Harry Lewis wrote:
>> Randy wrote:
>> >The fact that scenarios exist where security is not
> >necessary, do not obviate the need for the standard
> >to specify security as a requirement
>> I would restate this, slightly... "The fact that scenarios exist where
> security is not necessary does not obviate the need for the standard
> to SPECIFY THE REQUIREMENTS FOR SECURITY".
Yes, I like this wording better.
>> I think the IETF is trying to tell us "not to build a protocol without
> addressing security". We are interpreting this to mean "do not allow an
> implementation which is not secure".
>> Is every web server, on the Internet today, required to support HTTPS?
> Why? Many servers would have no need to be secure.
They are required by de facto, not by a pure standard, to support HTTPS
because no commercial vendor of HTTP servers would introduce a server
incapable of providing the capability for internet commerce.
Its like I was saying a previous message about TCP, you don't design
a protocol for the easy case, you design it to scale from the easy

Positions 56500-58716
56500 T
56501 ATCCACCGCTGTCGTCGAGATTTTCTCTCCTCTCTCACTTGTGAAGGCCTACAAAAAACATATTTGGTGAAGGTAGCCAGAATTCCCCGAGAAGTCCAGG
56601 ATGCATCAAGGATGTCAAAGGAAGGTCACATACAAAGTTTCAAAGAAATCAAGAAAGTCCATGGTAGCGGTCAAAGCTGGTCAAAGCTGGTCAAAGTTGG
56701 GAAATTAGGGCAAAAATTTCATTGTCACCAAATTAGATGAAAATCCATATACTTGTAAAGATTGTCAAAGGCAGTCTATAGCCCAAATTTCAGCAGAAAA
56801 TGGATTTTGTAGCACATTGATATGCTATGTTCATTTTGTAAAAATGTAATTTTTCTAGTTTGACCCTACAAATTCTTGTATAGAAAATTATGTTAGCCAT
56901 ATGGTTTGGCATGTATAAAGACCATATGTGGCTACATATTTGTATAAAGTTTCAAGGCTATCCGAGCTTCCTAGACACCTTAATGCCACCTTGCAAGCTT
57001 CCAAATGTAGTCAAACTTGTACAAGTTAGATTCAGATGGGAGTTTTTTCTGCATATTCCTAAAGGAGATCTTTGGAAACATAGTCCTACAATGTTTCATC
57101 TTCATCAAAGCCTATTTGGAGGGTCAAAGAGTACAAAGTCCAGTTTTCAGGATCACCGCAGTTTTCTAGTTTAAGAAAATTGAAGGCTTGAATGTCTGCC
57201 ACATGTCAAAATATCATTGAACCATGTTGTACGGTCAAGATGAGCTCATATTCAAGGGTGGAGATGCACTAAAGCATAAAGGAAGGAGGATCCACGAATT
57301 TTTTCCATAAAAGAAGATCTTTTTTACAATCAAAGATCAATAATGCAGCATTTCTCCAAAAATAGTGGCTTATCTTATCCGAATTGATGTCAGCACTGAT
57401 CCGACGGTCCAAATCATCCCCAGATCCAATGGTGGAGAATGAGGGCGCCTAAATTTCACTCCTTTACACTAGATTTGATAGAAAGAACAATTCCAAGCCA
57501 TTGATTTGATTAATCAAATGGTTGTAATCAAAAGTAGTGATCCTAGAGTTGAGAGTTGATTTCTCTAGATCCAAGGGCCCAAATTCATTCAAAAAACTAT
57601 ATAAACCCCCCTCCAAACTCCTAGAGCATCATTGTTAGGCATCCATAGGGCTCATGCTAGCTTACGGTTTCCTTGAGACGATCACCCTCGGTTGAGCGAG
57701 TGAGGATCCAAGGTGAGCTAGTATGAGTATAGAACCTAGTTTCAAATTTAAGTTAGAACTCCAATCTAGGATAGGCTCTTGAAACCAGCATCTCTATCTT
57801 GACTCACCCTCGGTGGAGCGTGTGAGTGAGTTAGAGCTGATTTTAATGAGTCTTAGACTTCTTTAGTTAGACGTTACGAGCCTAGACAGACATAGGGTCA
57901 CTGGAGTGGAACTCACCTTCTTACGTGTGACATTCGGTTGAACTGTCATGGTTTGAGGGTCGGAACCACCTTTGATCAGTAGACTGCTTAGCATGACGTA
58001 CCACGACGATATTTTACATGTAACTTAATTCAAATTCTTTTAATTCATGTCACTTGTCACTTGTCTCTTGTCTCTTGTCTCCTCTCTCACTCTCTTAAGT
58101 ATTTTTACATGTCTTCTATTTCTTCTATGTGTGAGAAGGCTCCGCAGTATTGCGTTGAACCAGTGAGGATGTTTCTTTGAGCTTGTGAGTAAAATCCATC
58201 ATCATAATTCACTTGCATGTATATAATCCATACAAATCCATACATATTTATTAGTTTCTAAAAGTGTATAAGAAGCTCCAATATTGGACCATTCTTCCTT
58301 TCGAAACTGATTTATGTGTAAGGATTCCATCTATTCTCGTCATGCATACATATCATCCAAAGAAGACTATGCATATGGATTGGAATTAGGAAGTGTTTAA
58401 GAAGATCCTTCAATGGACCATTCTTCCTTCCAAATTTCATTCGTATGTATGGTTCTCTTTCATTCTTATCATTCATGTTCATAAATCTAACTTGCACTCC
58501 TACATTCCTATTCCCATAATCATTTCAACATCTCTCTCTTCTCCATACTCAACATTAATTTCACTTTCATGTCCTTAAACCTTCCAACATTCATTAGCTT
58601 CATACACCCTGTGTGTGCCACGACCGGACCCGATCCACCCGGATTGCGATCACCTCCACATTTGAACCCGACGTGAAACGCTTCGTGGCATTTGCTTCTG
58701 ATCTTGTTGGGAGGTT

to the more advanced, which is why, yes, for an intranet application,
you might need HTTPS, but that scenario doesn't deter vendors from
including it in their product, because they're not interested in
rolling <N> different products to support <N> different scenarios.
Just ship one product that scales nicely.
HTTP 1.1 will probably require digest authentication, so if IPP
is implemented over HTTP 1.1, then this would be a requirement. This
is one of the reasons why I'm not so sure it would be overly
burdensome to require IPP servers to support MD5 digest authentication,
whether its used by HTTP or SSL3/TLS.
>> MAKING every IPP printer behave in a secure fashion could be misleading
I'm curious why this would be misleading...